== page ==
• @J.M. no, I did not (links are given in my answer)… I have set up these two types of interferometers in the past, but I never took pictures. Also, once you have the Michelson set up, it is much more beautiful to gaze at white light fringes than monochrome ones :)
– F'x
Commented Oct 6, 2012 at 13:58
• Perhaps I'm missing your point, but comparison with digital photographs made using the Na D-line is not going to give meaningful results; one should compare instead with actual sodium light. I tend to agree with Ernst; Mathematica's idea of what 514 or 532nm radiation look like is quite close to what they really do look like from a laser (less saturated in the former case, admittedly, but the sRGB color space is missing a huge chunk in this region, so that's not too surprising). Commented Oct 8, 2012 at 9:11
• @OleksandrR. I agree: the physical observation with one's eyes are the point I am trying to make, and digital photographs are only here to help as a comparison. But, I can tell from experience that the sodium D-line is not greenish at all, and very unlike Mathematica’s appearance on my screen. The images are much closer, proving that (for this particular wavelength), it's not so much a limitation of the sRGB color space.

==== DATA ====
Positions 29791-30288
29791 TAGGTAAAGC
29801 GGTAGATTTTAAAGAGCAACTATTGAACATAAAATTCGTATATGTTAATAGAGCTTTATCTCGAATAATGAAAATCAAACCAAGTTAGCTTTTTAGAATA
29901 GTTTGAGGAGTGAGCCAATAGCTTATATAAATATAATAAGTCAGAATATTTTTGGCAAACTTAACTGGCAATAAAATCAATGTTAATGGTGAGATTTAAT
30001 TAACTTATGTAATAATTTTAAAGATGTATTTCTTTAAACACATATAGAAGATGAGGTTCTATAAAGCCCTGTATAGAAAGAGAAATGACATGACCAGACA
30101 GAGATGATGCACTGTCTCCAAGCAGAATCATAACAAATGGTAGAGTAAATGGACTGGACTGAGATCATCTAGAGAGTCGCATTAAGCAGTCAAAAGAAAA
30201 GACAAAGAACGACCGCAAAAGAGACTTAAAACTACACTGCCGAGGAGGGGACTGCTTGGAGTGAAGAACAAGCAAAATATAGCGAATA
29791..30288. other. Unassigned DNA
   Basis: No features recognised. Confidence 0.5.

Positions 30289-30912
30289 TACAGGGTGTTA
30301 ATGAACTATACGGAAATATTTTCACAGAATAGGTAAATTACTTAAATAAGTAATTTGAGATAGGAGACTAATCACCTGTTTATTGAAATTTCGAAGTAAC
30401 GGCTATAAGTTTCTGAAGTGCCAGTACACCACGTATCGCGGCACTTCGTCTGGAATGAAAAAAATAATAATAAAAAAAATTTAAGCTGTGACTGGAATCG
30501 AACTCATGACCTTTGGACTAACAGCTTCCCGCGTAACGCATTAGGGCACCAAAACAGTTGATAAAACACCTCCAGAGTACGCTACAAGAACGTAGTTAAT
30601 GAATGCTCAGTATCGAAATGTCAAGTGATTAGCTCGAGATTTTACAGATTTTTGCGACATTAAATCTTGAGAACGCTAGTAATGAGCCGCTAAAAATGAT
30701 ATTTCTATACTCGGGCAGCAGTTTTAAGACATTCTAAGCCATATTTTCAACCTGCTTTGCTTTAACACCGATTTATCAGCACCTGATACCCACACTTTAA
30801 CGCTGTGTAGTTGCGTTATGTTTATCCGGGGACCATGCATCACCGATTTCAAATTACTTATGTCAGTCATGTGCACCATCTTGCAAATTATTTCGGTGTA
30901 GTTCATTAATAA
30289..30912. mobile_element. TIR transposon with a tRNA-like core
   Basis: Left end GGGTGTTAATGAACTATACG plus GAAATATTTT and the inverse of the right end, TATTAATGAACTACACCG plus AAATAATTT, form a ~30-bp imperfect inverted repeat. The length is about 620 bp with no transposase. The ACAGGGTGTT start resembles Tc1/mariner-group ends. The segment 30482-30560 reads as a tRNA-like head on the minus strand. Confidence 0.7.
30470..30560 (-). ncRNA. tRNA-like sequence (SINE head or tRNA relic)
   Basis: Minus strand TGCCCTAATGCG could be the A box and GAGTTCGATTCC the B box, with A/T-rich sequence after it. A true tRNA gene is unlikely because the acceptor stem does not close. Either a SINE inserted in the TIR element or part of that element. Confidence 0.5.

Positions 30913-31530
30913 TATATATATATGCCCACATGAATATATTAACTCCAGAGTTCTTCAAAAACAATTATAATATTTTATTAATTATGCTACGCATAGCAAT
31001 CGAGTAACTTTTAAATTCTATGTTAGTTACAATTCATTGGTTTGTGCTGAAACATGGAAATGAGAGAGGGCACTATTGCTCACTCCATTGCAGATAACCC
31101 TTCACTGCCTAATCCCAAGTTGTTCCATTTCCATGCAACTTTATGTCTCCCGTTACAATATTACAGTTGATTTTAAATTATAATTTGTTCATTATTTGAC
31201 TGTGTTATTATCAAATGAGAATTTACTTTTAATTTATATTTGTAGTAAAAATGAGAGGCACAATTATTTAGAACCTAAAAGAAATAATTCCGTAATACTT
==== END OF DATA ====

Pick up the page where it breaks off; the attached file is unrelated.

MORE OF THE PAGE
– F'x
Commented Oct 8, 2012 at 9:25
• Human perception of yellowish colors changes quite strongly with intensity, and sodium lights are typically quite bright. I agree that there is no green tinge to the Na D-line, but I'm not sure that Mathematica's representation of it looks all that greenish either. So far I'm not convinced as far as the yellow goes, but the other colors seem okay. Commented Oct 8, 2012 at 9:37

One hypothesis:

If mathematica's using this set of formulae to convert from XYZ to RGB:

//This is coming from www.easyrgb.com

var_X = X / 100        //X from 0 to  95.047      (Observer = 2°, Illuminant = D65)
var_Y = Y / 100        //Y from 0 to 100.000
var_Z = Z / 100        //Z from 0 to 108.883

var_R = var_X *  3.2406 + var_Y * -1.5372 + var_Z * -0.4986
var_G = var_X * -0.9689 + var_Y *  1.8758 + var_Z *  0.0415
var_B = var_X *  0.0557 + var_Y * -0.2040 + var_Z *  1.0570

if ( var_R > 0.0031308 ) var_R = 1.055 * ( var_R ^ ( 1 / 2.4 ) ) - 0.055
else                     var_R = 12.92 * var_R
if ( var_G > 0.0031308 ) var_G = 1.055 * ( var_G ^ ( 1 / 2.4 ) ) - 0.055
else                     var_G = 12.92 * var_G
if ( var_B > 0.0031308 ) var_B = 1.055 * ( var_B ^ ( 1 / 2.4 ) ) - 0.055
else                     var_B = 12.92 * var_B

R = var_R * 255
G = var_G * 255
B = var_B * 255


AND, if their algorithm tries to normalize the result to have the highest R or G or B value to be equal to 255

AND, if any RGB value below 0 is simply ignored and set to 0